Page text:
As Trump Prepares Ban On Huawei, Few Notice The Major Holes In The Underlying Logic
from the do-as-we-say,-not-as-we-do dept
During the Trump era, the government has dramatically ramped up claims that Chinese hardware vendor Huawei is a nefarious spy for the Chinese government, blackballing it from the U.S. telecom market. From pressuring U.S. carriers to drop plans to sell Huawei phones to the FCC’s decision to ban companies from using Huawei gear if they want to receive federal subsidies, this effort hasn’t been subtle.
This week, there are rumblings that the Trump administration is about to take things further with a total ban on Huawei gear anywhere inside of the United States. The news is to be formally announced ahead of the Mobile World Congress trade show in Barcelona, likely with a heavy emphasis on how the move will cement U.S. dominance in the “race to 5G,” a largely nonsensical concept drummed up by networking hardware vendor marketing departments.
The problem: there’s still no public evidence Huawei uses its network gear to spy on Americans, and much of the motivation for this assault on Huawei has been proven to be largely about protectionism, not national security.
There’s no doubt that Huawei, like AT&T here in the states, isn’t a shining beacon of ethical behavior. At the same time, the dulcet undertones justifying much of the blacklisting is based on the premise that the company spies on Americans. Yet nobody has provided evidence of that. In fact, one 18-month investigation into Huawei in 2011 (the last time we had a flare of up this hysteria) found that there was no evidence supporting that claim:
“We knew certain parts of government really wanted? evidence of active spying, said one of the people, who requested anonymity. ?We would have found it if it were there.”
Also ignored is that U.S. hardware vendors like Cisco have a very long history of trying to gin up hysteria on Capital Hill on this front among lawmakers who aren’t too keen on, well, facts:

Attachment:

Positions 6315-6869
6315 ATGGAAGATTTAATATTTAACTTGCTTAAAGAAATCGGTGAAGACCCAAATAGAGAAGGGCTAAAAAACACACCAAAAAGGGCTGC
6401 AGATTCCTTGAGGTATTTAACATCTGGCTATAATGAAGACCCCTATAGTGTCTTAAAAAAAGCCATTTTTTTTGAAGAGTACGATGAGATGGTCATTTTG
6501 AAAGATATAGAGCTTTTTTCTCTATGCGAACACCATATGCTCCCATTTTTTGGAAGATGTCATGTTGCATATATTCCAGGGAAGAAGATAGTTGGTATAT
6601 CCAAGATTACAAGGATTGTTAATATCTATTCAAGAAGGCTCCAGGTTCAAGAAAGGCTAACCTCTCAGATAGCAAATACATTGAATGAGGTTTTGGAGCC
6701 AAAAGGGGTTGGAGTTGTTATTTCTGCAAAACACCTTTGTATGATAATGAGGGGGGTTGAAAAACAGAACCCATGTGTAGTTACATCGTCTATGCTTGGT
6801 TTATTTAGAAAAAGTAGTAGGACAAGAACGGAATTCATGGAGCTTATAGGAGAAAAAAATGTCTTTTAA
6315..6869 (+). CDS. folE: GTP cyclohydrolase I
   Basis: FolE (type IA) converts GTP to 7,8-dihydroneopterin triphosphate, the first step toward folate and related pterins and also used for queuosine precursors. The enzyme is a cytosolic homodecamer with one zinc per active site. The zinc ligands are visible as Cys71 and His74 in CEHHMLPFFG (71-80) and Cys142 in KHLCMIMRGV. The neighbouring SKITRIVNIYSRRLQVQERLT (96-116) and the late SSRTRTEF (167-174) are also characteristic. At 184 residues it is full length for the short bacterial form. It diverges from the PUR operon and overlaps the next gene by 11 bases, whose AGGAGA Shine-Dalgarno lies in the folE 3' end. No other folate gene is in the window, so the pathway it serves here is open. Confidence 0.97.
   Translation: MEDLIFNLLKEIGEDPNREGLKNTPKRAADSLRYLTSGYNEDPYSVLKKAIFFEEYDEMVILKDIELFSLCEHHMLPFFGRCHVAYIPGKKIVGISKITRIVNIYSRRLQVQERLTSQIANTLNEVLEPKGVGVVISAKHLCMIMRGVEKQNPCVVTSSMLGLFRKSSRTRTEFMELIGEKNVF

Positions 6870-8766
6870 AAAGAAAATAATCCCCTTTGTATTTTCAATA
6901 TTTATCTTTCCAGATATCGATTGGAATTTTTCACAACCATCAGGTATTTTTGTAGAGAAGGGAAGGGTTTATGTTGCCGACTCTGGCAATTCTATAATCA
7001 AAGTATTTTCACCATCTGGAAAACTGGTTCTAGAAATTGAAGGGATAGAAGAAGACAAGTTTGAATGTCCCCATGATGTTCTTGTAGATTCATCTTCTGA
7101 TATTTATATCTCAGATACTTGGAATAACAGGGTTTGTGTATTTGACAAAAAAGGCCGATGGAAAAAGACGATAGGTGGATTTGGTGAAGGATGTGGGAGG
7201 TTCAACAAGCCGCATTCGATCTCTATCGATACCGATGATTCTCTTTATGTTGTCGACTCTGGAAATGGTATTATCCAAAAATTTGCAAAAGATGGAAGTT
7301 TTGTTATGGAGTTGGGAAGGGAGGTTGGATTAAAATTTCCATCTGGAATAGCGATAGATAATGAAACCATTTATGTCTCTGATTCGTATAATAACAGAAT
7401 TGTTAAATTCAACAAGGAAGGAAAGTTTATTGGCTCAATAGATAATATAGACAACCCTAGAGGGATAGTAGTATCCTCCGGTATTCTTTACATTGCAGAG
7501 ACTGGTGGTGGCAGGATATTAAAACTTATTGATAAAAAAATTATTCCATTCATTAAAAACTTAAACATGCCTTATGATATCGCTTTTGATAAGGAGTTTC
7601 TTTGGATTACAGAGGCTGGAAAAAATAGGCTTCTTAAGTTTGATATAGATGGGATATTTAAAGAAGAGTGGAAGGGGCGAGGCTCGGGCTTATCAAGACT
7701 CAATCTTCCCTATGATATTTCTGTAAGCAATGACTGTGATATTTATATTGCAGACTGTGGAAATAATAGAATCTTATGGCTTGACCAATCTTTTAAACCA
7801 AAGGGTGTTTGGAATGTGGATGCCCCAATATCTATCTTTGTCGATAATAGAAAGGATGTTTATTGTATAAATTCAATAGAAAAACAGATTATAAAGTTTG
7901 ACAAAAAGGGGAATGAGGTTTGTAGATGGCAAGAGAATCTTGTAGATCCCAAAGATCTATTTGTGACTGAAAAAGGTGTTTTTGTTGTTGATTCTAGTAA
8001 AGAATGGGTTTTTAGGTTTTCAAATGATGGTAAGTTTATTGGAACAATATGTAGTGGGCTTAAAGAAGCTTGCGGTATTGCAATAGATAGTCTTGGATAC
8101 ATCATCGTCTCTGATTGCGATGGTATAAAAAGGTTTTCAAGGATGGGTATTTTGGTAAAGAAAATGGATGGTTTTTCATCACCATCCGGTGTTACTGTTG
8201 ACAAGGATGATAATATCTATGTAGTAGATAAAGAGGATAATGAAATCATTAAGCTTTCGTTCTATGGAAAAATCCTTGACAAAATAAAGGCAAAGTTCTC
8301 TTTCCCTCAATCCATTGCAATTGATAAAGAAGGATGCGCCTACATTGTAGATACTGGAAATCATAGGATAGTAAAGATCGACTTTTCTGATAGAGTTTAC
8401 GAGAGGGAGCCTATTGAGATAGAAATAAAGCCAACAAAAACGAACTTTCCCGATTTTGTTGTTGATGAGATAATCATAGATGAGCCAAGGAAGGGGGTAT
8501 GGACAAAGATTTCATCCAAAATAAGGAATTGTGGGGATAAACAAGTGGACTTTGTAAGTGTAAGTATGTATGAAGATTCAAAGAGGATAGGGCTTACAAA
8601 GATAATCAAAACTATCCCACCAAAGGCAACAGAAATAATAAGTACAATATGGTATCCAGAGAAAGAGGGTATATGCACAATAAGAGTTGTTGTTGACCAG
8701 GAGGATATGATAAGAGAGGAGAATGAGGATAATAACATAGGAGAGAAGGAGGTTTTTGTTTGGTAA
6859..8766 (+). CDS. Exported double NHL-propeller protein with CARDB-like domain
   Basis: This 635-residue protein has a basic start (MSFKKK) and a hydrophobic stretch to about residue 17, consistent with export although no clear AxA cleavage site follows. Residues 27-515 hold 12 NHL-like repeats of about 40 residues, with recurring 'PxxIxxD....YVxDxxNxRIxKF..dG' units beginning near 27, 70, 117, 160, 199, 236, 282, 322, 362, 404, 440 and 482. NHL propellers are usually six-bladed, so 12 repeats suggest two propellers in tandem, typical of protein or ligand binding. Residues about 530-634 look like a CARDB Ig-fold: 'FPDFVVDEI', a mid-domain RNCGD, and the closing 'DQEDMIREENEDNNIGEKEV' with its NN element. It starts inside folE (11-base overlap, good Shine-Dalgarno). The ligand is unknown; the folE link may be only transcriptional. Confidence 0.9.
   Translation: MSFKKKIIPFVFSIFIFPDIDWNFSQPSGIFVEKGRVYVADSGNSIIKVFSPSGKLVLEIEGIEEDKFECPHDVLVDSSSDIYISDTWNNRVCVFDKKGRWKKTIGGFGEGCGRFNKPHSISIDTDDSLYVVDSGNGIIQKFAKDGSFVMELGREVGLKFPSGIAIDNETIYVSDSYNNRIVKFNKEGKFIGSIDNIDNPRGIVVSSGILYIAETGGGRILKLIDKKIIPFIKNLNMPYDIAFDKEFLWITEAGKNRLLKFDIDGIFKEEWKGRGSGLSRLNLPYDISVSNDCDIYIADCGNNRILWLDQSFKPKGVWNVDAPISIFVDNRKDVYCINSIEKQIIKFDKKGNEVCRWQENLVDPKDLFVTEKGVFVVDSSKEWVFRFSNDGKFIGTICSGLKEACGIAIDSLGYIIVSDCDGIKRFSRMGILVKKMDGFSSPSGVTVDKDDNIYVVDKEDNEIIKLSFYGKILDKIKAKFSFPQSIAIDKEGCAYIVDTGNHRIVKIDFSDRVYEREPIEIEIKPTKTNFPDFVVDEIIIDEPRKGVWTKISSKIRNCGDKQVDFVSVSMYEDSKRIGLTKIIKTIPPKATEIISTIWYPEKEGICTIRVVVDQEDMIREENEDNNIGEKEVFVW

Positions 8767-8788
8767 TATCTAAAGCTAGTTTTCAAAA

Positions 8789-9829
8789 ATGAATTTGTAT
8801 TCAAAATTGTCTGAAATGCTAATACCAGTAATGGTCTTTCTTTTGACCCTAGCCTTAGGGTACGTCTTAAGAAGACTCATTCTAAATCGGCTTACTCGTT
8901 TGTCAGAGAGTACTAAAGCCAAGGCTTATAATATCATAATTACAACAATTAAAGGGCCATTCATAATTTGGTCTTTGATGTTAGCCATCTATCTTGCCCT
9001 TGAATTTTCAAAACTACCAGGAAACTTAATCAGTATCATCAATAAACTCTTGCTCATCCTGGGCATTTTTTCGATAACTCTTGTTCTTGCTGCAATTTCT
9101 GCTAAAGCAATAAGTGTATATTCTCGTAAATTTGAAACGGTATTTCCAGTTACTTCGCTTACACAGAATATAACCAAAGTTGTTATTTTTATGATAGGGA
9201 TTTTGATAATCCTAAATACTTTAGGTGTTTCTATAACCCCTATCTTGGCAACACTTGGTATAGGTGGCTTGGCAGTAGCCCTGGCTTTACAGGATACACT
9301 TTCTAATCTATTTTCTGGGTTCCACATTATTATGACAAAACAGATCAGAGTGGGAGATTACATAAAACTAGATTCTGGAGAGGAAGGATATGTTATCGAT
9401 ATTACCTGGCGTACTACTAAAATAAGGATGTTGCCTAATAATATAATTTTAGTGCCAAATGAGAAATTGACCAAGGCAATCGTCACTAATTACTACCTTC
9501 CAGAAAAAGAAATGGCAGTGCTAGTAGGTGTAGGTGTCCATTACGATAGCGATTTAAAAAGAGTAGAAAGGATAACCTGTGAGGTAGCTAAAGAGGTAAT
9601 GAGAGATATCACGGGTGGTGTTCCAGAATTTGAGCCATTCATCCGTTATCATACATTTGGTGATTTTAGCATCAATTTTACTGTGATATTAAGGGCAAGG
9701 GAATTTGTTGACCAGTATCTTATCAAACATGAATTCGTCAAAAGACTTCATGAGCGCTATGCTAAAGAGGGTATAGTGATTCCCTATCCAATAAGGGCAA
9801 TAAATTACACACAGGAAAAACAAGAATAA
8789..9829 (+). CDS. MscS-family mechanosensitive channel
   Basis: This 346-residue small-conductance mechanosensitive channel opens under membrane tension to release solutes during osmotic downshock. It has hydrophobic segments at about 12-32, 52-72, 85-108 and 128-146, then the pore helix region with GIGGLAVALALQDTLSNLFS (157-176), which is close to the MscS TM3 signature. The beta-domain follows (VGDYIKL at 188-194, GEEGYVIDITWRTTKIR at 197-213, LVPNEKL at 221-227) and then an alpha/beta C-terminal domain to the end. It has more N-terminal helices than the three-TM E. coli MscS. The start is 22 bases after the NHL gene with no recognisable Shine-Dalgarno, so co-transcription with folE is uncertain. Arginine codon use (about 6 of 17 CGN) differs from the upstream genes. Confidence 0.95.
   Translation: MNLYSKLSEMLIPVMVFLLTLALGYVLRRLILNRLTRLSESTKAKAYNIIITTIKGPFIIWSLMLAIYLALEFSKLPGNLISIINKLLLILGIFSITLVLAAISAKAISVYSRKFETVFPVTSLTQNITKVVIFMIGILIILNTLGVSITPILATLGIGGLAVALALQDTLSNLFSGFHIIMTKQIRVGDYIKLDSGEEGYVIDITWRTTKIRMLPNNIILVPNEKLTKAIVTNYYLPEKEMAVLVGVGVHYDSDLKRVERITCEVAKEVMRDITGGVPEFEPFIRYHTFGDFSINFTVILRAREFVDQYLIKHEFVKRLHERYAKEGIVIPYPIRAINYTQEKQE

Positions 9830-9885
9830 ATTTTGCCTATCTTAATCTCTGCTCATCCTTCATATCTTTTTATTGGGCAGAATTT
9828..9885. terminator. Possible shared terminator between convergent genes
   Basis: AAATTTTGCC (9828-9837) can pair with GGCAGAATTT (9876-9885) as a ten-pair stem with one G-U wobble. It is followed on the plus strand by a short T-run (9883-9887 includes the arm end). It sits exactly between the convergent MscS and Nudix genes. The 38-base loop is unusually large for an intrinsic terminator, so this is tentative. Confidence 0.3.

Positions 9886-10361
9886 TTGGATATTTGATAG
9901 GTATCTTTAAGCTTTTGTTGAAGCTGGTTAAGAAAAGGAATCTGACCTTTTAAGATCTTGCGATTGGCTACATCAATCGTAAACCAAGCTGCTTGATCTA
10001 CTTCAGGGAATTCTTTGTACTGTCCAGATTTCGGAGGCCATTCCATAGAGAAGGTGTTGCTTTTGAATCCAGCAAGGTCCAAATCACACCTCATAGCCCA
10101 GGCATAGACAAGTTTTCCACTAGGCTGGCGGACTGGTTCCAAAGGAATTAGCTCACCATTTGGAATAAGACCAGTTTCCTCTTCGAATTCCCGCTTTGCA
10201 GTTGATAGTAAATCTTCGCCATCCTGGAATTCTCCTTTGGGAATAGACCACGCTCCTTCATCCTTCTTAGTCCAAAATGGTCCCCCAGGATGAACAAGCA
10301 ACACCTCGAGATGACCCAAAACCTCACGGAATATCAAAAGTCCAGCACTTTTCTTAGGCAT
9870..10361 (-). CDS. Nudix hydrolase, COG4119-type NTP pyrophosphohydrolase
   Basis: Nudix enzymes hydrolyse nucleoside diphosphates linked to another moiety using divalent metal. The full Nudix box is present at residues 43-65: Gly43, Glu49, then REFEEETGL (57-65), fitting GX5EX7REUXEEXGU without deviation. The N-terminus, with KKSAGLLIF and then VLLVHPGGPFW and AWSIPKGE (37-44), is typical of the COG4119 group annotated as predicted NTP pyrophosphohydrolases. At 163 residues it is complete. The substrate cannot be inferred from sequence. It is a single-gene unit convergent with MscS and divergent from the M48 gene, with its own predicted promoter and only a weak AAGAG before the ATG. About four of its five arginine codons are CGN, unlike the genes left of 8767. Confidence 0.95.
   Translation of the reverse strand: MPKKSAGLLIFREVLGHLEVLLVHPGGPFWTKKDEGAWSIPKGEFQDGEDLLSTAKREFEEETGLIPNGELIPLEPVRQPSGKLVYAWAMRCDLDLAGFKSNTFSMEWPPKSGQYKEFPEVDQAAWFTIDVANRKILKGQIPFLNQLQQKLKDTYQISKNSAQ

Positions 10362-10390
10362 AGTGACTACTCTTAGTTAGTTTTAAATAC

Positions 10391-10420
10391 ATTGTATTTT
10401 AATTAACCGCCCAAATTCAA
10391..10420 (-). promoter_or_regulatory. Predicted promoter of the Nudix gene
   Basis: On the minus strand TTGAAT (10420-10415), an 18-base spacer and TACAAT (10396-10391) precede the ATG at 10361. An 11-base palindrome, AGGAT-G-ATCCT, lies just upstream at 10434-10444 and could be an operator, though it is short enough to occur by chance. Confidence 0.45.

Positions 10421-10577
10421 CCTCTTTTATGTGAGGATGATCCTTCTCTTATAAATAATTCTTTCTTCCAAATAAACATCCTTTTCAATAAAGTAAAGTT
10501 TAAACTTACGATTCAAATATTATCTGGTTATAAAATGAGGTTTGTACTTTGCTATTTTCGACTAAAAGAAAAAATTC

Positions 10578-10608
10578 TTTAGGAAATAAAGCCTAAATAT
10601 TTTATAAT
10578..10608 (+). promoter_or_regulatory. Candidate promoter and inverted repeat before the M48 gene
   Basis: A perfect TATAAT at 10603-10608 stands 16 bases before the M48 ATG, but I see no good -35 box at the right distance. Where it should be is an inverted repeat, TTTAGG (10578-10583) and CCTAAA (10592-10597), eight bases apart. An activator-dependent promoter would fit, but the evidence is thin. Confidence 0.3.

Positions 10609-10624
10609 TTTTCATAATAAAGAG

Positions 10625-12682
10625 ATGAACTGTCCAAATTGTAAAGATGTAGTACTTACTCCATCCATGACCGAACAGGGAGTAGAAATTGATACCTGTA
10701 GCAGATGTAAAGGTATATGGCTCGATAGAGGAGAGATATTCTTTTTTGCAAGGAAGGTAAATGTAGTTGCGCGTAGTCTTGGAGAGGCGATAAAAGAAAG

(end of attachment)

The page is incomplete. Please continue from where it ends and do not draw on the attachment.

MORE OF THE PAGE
“What happens is you get competitors who are able to gin up lawmakers who are already wound up about China,? said one Hill staffer who was not authorized to speak publicly about the matter. ?What they do is pull the string and see where the top spins.”
Also ignored in most tech press coverage of the moves against Huawei is the fact that the United States is guilty of most of the stuff we accuse Huawei of. In fact, Snowden docs revealed that the NSA (aka the United States) had broken into Huawei as early as 2007 in a bid to steal source code and covertly implant backdoors into Huawei products. Similarly you’ll recall how the NSA was also busted intercepting Cisco hardware in transit, taking that gear to a special facility, then outfitting it with backdoors. That sends a pretty clear message: unethical behavior is okay when we do it.
Also ignored is the fact that our own telecom operators don’t have stellar backgrounds on this subject either. AT&T, for example, is effectively bone-grafted to our nationwide intelligence apparatus, and almost certainly helps the United States spy on citizens all over the world. AT&T, a company just busted paying $600K to a dubious NYC fixer and confessed criminal, has a long history of turning a blind eye to all manner of frauds and cons being perpetrated on its own customers. Again, the message sent is: unethical behavior is okay when we do it.
Look, Huawei is no pillar of virtue, having been caught copying code and (depending on how the court battle goes) potentially violating sanctions. But a large portion of the justification for blacklisting them (in turn escalating an already troubling and costly trade war) is based on the idea that Huawei has been caught spying on Americans, something that hasn’t been publicly proven. And in filings with the FCC (pdf), small carriers say they’ll actively be harmed by a ban on this cheaper Huawei hardware, since the lower costs help them better compete with larger U.S. rivals.
In short, this subject is far more complicated than most press coverage suggests, and a little fuller context when it comes to discussing these moves doesn’t seem like too much to ask. Especially given that the American press and government would be positively apoplectic were foreign countries to ban our own network gear as punishment for our own, well-documented sins. Patriotism oddly blinds us to our own hypocrisy on this subject, lending some wonderful cover to U.S. companies who’ve been pressing all the right buttons in DC in a protectionist bid to avoid having to compete with cheaper Chinese gear.